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Farmland Investments in Brazilian Cerrado: Financial, Environmental and Social Risks

September 18, 2017

Following the financial crisis of 2007-2008, there has been a growing investor interest in farmland around the world. In Brazil, this interest has been most pronounced in the Cerrado, a large tropical savanna biome that covers more than 20 percent of the country. Here, institutional investors such as pension funds and private equity, real estate firms and agribusinesses have adopted business models that aim to produce value from land appreciation by acquiring land, clearing it from its native vegetation and transforming it into farmland. While land prices in the Cerrado have increased nearly fivefold between 2003 and 2016, there are signs that the farmland real estate market is currently overheated.

These large-scale farmland acquisitions have resulted in significant environmental and social impacts. Between 2013 and 2015, 1.9 million hectares (ha) of the Cerrado was cleared of its native vegetation. Cerrado deforestation contributed to 29 percent of Brazil’s carbon emissions. Moreover, land acquisition in Brazil is linked to a process of grilagem, whereby land deeds are falsified and later sold. Traditional communities have been impacted through forced removals, loss of hunting grounds and other livelihood impacts.

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The Chain: Bunge Buys IOI’s Specialty Fats Business, Zero-Deforestation Policies Require Integration

September 13, 2017
On September 12, 2017, Bunge announced it will acquire a 70 percent controlling ownership interest in IOI Corporation’s Loders Croklaan for USD 946 million, comprising USD 595 million in cash plus EUR 297 million equivalent. IOI will retain a 30 percent ownership interest and customary protective rights. For the next five years, Bunge will the right to purchase the remaining 30 percent interest from Loders Croklaan. Likewise, IOI will have the same right to sell its remaining 30 percent interest to Bunge.

IOI’s CEO Datuk Lee Yeow Chor stated:

“In this respect, IOI will maintain our strong sustainability commitments as spelled out in IOI Group’s Sustainable Palm Oil Policy”.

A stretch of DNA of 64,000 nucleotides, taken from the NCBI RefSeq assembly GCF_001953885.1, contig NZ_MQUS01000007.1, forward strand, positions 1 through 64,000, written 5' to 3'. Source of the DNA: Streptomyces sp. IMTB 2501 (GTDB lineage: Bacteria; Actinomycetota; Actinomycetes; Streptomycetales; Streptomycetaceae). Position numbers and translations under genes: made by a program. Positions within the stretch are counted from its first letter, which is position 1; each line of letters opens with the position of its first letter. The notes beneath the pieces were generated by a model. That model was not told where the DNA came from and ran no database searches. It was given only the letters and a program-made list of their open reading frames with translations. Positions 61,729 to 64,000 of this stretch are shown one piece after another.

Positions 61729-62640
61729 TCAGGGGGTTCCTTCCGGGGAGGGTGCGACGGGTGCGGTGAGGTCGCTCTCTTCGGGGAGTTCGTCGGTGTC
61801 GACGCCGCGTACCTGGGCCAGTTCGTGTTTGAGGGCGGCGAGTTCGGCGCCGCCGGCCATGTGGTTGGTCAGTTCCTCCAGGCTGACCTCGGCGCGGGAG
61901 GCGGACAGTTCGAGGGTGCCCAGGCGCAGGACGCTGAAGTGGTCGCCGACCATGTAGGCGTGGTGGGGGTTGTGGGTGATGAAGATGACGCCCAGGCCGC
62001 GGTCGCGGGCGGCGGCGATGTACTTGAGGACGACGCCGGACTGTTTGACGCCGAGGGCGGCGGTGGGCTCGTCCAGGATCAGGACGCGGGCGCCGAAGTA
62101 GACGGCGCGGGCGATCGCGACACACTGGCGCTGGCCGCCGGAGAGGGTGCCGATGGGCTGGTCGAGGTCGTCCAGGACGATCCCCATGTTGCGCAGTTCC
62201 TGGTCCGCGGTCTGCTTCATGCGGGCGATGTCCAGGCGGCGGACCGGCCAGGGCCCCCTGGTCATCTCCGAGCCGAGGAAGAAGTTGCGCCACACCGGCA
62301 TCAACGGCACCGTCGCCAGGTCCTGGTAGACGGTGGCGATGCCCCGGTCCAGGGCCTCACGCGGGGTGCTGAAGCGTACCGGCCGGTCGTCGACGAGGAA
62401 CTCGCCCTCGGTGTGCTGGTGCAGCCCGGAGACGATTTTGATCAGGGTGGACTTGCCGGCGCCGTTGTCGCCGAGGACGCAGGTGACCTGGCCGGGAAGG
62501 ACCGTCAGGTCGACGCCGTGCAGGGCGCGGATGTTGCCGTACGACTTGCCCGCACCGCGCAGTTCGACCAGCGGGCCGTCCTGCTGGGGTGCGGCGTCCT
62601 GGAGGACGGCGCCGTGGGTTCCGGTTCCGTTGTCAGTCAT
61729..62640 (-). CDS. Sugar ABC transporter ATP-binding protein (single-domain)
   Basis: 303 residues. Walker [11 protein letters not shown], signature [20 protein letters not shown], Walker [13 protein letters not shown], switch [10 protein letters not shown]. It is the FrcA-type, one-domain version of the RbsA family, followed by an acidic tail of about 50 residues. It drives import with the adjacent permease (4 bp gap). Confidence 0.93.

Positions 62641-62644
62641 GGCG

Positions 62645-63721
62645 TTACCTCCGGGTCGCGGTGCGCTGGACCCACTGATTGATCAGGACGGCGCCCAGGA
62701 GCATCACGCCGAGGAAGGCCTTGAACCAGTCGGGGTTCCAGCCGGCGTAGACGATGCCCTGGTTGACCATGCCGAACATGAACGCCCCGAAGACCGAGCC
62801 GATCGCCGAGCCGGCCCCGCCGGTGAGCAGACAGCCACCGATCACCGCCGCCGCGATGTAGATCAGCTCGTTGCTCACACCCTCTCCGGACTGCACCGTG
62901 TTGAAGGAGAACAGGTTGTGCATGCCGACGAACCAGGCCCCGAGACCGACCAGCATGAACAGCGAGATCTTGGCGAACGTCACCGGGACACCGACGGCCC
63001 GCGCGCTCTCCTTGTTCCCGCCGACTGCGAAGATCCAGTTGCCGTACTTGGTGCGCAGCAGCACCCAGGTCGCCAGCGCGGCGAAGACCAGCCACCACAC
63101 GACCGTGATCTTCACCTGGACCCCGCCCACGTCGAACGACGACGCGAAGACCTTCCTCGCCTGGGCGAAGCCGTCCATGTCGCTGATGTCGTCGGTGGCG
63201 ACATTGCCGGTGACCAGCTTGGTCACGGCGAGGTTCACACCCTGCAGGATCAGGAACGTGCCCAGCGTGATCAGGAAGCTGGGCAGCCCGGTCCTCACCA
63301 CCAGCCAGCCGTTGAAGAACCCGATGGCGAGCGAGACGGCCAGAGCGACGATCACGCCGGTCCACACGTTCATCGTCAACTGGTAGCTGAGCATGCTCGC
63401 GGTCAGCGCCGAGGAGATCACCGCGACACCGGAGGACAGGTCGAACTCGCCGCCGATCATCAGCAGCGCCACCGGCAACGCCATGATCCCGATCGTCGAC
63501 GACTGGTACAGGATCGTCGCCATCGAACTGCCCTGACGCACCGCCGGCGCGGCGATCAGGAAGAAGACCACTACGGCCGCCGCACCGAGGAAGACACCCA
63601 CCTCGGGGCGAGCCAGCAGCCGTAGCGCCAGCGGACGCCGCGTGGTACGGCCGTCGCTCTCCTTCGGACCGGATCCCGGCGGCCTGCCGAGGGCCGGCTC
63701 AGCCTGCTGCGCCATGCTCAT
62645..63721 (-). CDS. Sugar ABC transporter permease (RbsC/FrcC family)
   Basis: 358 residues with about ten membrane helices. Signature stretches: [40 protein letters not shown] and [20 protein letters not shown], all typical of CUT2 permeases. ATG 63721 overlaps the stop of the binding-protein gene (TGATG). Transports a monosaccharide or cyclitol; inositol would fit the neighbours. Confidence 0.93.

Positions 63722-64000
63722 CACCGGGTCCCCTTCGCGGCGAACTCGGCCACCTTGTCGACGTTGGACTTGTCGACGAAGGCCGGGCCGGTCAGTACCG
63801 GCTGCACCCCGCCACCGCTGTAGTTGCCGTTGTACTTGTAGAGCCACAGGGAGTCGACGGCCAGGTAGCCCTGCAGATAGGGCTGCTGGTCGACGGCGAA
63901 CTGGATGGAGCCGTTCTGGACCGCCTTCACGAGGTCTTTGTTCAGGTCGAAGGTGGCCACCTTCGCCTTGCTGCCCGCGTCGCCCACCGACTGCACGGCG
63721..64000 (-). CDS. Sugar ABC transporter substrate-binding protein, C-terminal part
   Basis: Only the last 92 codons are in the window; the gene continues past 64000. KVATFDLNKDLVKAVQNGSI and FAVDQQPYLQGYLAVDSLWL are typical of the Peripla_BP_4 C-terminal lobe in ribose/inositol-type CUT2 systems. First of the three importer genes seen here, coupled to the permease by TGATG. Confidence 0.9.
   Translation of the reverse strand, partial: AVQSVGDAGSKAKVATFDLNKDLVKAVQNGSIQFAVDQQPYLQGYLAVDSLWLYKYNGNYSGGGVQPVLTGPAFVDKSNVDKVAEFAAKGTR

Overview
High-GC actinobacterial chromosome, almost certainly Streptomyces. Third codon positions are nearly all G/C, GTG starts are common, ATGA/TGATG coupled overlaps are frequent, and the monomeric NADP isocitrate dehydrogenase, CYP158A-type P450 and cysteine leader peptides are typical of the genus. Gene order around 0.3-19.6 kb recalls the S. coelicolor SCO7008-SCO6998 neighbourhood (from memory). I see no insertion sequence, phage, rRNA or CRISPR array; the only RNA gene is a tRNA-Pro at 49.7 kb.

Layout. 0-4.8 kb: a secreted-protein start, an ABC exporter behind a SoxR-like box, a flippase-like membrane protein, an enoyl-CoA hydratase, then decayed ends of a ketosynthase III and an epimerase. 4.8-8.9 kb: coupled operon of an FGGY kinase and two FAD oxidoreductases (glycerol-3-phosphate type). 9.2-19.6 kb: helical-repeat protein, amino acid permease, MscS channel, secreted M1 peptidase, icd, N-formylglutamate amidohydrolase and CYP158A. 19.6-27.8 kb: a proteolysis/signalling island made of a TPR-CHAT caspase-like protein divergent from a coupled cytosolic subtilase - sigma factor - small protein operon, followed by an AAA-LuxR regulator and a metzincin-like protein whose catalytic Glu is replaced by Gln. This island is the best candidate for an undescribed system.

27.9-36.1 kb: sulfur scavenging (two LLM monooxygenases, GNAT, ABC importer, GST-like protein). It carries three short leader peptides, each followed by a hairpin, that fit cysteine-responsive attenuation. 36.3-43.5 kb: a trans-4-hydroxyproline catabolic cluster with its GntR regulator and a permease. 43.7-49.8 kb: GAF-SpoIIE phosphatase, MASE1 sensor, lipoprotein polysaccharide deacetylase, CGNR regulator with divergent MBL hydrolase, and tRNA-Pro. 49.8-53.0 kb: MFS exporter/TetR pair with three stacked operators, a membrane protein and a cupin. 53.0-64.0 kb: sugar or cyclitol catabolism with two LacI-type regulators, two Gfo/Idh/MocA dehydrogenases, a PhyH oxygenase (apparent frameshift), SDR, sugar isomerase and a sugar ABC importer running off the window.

“IOI will have two representatives on Loders’ five-member board of directors and our representatives will also be involved in key management decisions taken by Loders”.

Likewise, Bunge confirmed:

“Bunge and Loders are committed to sustainable sourcing, including zero-deforestation, zero peat conversion, protection of human rights, traceability and transparency. This transaction will combine leading policies, people, programs and partnerships from both companies. Bunge intends to continue its work as a member of The Forest Trust, increasing the sustainability of its supply chain and collaborating in projects that help advance industry performance. Following the close of the transaction, Bunge intends to base its palm oil sourcing on Loders’ policy.”

IOI will continue to be the main palm oil supplier to Bunge’s Loders going forward. As shown in Figure 1 (below), IOI has 150,129 hectares (ha) of mature oil palm trees. IOI’s extraction rates are also comparable to their competitors, such as Sime Darby, at 21.35 percent for crude palm oil and 4.81 percent for palm kernel oil.

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About Us

Chain Reaction Research conducts sustainability risk analysis for financial analysts and investors. Our special focus is on sectors that deal with environmentally intensive commodities, especially those sourced from tropical regions like palm oil, and pulp and paper.<

We explore whether unsustainable corporate practices and actions have introduced unreported risks – and how or whether sustainability leadership can mitigate those risks and possibly provide competitive advantage. Where possible, we provide pre-IPO checking of claims about risk and assets reported in prospectuses. We also review claims made by publicly traded companies.

Chain Reaction Research has received support, in part, from the David and Lucille Packard Foundation, and from the International Climate and Forest Initiative (NICFI) scheme managed by the Norwegian Agency for Development Cooperation (Norad). Chain Reaction Research statements and materials do not necessarily reflect the standpoints of the Packard Foundation or Norad.

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